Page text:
To be sure, he had a middle child’s disposition long before his younger brother was born. Chris’s arrival last year just made it official. Or, well, to be plain, he knows he’s not first, anyway. That’s how I grew up too, in the shadow of number one. So he has my sympathy but I don’t claim to understand him. I have a difficult time supporting him when he lashes out at number one or number three. But he’s had a weight problem; he’s been on the lean side for two years, ever since he gave up nursing. You know, he has measured below 0 on those growth charts.
He started pre-K this fall and he looks thinner than ever. At school, there are 40-minute gym classes thrice a week and 30-minute recesses after lunch. I thank God for inclement weather that keeps them indoors because there is no stopping him on the playground.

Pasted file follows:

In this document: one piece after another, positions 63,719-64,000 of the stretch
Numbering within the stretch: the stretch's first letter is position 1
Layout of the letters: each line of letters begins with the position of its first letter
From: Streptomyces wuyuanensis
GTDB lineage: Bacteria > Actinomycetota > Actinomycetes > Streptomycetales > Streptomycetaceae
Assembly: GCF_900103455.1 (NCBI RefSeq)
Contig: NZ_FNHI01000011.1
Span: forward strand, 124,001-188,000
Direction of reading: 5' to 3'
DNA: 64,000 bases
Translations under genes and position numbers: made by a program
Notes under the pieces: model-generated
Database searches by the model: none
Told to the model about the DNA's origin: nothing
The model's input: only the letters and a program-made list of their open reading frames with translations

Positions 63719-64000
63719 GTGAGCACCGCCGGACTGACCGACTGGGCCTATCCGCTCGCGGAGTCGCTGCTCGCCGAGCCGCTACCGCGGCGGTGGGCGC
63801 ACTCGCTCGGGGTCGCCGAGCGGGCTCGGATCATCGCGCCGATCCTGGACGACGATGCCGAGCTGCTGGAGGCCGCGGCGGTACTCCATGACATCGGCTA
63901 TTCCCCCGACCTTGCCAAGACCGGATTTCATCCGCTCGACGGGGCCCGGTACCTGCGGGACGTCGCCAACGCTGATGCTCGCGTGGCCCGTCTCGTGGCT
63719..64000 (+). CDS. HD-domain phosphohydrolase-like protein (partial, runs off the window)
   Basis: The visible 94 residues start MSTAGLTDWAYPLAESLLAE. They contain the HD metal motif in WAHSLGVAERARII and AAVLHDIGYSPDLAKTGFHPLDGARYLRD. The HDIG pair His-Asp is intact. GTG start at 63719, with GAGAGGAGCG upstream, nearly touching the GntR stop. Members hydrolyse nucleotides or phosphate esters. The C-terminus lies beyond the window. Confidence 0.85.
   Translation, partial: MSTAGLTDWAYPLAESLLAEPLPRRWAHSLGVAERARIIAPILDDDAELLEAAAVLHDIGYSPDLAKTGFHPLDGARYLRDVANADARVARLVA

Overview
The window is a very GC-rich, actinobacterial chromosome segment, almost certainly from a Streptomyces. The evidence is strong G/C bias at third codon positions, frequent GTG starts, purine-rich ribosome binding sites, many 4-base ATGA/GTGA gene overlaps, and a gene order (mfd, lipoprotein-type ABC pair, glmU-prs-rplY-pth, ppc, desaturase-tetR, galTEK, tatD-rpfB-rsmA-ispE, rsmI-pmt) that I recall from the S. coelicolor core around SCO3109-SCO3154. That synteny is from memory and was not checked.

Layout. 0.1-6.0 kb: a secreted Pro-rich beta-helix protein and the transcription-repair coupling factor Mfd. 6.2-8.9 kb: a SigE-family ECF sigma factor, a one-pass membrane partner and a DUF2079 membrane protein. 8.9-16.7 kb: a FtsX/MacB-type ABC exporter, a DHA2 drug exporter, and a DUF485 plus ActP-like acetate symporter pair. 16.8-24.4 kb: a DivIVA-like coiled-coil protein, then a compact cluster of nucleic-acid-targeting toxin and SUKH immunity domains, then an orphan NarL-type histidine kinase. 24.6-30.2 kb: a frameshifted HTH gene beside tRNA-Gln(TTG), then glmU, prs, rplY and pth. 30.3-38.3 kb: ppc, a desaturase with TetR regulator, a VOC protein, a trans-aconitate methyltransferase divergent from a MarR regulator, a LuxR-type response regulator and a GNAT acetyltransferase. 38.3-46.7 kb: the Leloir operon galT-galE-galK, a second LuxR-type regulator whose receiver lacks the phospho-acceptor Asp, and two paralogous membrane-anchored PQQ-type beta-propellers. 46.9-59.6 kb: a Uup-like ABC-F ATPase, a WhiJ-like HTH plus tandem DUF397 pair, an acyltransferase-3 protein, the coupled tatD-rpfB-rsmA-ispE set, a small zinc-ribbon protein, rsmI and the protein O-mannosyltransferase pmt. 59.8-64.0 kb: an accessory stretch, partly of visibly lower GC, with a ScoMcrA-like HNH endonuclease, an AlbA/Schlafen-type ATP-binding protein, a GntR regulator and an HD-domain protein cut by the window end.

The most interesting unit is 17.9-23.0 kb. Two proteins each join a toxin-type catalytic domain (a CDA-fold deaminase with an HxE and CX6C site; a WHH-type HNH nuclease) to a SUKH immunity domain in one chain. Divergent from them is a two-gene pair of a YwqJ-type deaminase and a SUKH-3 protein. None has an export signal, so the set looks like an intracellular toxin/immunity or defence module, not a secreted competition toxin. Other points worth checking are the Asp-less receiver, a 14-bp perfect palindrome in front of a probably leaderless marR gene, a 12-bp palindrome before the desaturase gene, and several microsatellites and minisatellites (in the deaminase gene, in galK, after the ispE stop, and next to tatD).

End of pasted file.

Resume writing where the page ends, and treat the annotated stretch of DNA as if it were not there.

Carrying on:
And, I was concerned – about his weight. So concerned that I compared it from his pre–pre-school physical records with last week’s measurement during his flu shot visit … and he’s actually gained two pounds in as many months. A friend’s mother recently commented that he looks taller. Oh, it’s just the dark fall clothing makes him appear so. No, no, he’s had a growth spurt. His older brother, Kenny, had only one pound on him at the same age. And, thanks to cafeteria food, Kenny is filling out.
It was just the sensation that something was getting by me. You know, that I wasn’t on top of it anymore. That happens to the middle child. They slip occasionally under the radar because they aren’t first; they aren’t even second. They learn independence and resilience far too young. They keep plugging along and God help them if they come up against something really formidable because their parents are probably distracted by number one or number three. But I know how that is, growing up a middle child myself.